A blog maintained by Tevita Kete, PGR Officer
Secretariat of the Pacific Community (SPC), Suva, Fiji Islands
This weblog documents the activities of Pacific Agricultural Genetic Resources Network (PAPGREN), along with other information on plant genetic resources (PGR) in the Pacific.
The myriad varieties found within cultivated plants are fundamental to the present and future productivity of agriculture. PAPGREN, which is coordinated by the Land Resources Division of the Secretariat of the Pacific Community (SPC), helps Pacific countries and territories to conserve their crop genetic diversity sustainably, with technical assistance from the Bioversity International (BI) and support from NZAID and ACIAR.
SPC also hosts the Centre of Pacific Crops and Trees (CEPaCT). The CEPaCT maintains regional in vitro collections of crops important to the Pacific and carries out research on tissue culture technology. The CEPaCT Adviser is Dr Mary Taylor (MaryT@spc.int), the CEPaCT Curator is Ms Valerie Tuia (ValerieT@spc.int).
PAPGREN coordination and support
Mr William Wigmore
Mr Adelino S. Lorens
Dr Lois Englberger
Mr Apisai Ucuboi
Dr Maurice Wong
Mr Tianeti Beenna Ioane
Mr Frederick Muller
Mr Herman Francisco
Ms Rosa Kambuou
Ms Laisene Samuelu
Mr Jimi Saelea
Mr Tony Jansen
Mr Finao Pole
Mr Frazer Bule Lehi
Interested in GIS?
Thursday, May 29, 2003
Posted 4:24 PM by Luigi
Cash crop news
Two news items on Pacific Islands Report this morning dealing with cash crops in the region (Note: "nono" or "noni" is Morinda citrifolia):
TAHITI TO BUILD $14.3 MILLION "NONO" JUICE FACTORY
PAPEETE, Tahiti (Tahitipresse: May 27) - A foundation stone was put in place on May 25 for the construction of a 1.4 billion French Pacific franc (US$14.3 million) factory designed to help Tahiti double its yearly "nono" juice exports starting in 2005.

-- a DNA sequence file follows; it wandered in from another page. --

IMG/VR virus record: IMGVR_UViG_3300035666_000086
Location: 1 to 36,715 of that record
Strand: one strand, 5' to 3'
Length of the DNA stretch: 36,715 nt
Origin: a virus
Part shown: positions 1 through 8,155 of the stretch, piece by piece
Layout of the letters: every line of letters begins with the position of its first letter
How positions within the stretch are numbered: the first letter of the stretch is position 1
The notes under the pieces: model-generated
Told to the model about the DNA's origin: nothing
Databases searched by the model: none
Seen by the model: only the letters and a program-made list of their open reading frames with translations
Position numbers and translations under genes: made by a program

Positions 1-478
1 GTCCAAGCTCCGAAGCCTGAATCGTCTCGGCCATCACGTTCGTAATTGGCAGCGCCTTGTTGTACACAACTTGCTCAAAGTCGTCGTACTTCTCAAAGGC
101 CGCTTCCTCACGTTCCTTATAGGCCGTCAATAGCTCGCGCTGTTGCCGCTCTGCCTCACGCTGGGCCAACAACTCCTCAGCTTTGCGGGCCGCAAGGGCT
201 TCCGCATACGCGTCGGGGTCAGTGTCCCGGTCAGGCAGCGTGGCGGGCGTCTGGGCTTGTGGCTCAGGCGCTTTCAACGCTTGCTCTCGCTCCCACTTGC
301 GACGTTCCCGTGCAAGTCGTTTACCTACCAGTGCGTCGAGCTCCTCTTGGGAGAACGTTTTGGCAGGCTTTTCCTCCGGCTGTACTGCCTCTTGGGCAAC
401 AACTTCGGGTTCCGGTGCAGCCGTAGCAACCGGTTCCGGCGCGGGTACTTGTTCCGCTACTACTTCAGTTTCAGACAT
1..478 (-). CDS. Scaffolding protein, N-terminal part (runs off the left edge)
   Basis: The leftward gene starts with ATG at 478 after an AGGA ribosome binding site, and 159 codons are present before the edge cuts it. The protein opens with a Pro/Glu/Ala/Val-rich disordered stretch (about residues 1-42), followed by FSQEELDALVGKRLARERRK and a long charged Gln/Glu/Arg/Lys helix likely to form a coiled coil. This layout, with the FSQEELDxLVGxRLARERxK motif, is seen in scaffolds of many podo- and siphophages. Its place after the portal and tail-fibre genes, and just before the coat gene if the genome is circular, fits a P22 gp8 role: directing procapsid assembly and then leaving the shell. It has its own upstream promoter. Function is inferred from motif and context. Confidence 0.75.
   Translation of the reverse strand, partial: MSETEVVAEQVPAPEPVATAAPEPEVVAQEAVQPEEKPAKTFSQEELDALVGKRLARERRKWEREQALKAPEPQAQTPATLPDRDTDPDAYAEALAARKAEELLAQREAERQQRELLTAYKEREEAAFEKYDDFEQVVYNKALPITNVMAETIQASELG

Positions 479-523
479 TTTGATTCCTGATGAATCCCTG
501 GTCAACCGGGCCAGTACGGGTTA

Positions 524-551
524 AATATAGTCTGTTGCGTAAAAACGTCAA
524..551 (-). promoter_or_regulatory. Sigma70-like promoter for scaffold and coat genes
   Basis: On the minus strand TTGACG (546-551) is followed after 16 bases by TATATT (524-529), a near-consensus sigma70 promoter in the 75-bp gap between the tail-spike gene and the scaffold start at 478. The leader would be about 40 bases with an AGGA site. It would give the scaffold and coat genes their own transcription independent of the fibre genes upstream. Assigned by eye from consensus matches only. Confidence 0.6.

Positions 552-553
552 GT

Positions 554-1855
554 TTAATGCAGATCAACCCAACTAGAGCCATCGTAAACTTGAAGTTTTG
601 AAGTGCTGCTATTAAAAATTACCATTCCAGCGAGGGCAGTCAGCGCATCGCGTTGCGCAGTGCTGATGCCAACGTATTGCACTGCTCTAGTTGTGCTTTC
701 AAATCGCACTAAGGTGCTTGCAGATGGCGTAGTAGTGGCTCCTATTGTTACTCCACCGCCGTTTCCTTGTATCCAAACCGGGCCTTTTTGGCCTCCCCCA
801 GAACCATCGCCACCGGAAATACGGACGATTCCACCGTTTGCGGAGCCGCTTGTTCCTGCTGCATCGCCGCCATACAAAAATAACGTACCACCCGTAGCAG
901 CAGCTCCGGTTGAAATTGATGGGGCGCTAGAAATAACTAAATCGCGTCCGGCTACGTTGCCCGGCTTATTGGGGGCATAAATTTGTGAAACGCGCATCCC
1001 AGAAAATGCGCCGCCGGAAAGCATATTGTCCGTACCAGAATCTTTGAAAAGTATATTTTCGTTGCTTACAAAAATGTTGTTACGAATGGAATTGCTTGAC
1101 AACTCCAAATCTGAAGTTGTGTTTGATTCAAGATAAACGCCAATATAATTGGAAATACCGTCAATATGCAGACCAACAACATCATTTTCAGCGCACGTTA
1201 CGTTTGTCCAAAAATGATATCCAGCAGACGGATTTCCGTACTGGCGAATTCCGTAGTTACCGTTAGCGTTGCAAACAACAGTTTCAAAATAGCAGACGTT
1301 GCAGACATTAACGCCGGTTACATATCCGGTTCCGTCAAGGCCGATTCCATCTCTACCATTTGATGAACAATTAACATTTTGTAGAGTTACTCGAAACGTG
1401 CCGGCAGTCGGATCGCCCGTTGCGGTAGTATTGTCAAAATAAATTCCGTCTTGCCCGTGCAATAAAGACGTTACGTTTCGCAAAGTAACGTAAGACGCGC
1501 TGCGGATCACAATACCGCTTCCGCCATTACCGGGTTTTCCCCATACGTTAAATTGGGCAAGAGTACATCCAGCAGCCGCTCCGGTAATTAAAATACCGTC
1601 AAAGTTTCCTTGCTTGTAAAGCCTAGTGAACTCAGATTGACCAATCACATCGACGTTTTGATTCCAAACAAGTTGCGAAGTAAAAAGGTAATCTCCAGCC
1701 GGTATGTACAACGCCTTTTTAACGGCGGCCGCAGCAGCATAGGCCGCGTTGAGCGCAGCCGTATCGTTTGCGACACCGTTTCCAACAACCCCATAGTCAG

The "nono" juice factory is to be completed in September 2004, creating employment for 30 people in the Atimaono Territorial Domain in Mataiea on Tahiti’s south coast.
The factory is being built for Morinda, a company that markets Tahiti’s "nono" juice overseas.
"Nono" is a fruit attributed with having healing properties. The range of by-products coming from this fruit has recently grown bigger to include dietary supplements, cosmetic products and herbal teas, creating a list of original products capable of conquering new export markets.
French Polynesia Vice President Edouard Fritch, who put the factory’s foundation stone in place, gave a speech during which he assessed the path traveled since the creation of the Morinda in 1996.
This company mainly exports the nono juice to the U.S.A.
"Over the years, the noni has become an essential part of French Polynesia’s agricultural landscape," Fritch said. "The activity now concerns several hundred collectors spread throughout our five archipelagoes. It constitutes for them an extraordinary chance in terms of active employment and income." Last year, nearly 4,000 tons of fruit was harvested. That translated into gross agricultural revenues evaluated at 240 million CFP (US$2.4 million), according to Fritch.
For French Polynesia, that meant 3,600 tons of nono purée was exported to the U.S., representing a value of 960 million CFP (US$9.8 million), Fritch said.
Morinda hopes to export 8,000 tons of nono during 2005. After the U.S.A., Canada, Australia, New Zealand and South Korea, the Chinese and European markets are opening to nono and its by-products.
NIUE LOOKING AT VANILLA AS CASH CROP
WELLINGTON, New Zealand (RNZI, May 28) - The Niue Government says its first assessments of the viability of vanilla as a cash crop is promising.
The island is investigating options for economic development in agriculture, fishing and tourism, areas in which New Zealand has indicated it is prepared to offer assistance.
Planning and Economic Development Minister Bill Motufoou was recently sent to French Polynesia to research vanilla growing there.
The Premier, Young Vivian, said at today’s cabinet meeting that Motufoou was instructed to submit concrete proposals for vanilla farming.
"In other words, how do we get say fifty acres or hundred this year. What do we have to do....How much money....Do we concentrate on a small little gardens at home or do we aim for one acre per family.....Or do we aim for five acres, three acres to five acres,. He'll have to work that out.....But I think I'd like to take all options aboard."
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